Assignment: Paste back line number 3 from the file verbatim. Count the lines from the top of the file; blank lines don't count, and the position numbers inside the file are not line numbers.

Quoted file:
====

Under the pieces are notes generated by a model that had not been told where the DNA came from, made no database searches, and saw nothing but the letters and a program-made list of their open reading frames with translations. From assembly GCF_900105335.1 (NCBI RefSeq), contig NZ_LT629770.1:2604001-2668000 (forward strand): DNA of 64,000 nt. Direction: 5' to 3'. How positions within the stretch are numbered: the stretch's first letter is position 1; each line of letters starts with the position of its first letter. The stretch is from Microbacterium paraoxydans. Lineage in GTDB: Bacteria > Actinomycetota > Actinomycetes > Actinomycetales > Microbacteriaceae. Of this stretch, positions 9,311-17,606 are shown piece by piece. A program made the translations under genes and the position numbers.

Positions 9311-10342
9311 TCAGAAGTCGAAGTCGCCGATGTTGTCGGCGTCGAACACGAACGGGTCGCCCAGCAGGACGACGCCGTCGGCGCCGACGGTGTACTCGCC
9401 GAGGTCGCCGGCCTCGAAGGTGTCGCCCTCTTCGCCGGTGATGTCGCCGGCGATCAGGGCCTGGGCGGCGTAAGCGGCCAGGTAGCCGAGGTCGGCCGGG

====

9311 TCAGAAGTCGAAGTCGCCGATGTTGTCGGCGTCGAACACGAACGGGTCGCCCAGCAGGACGACGCCGTCGGCGCCGACGGTGTACTCGCC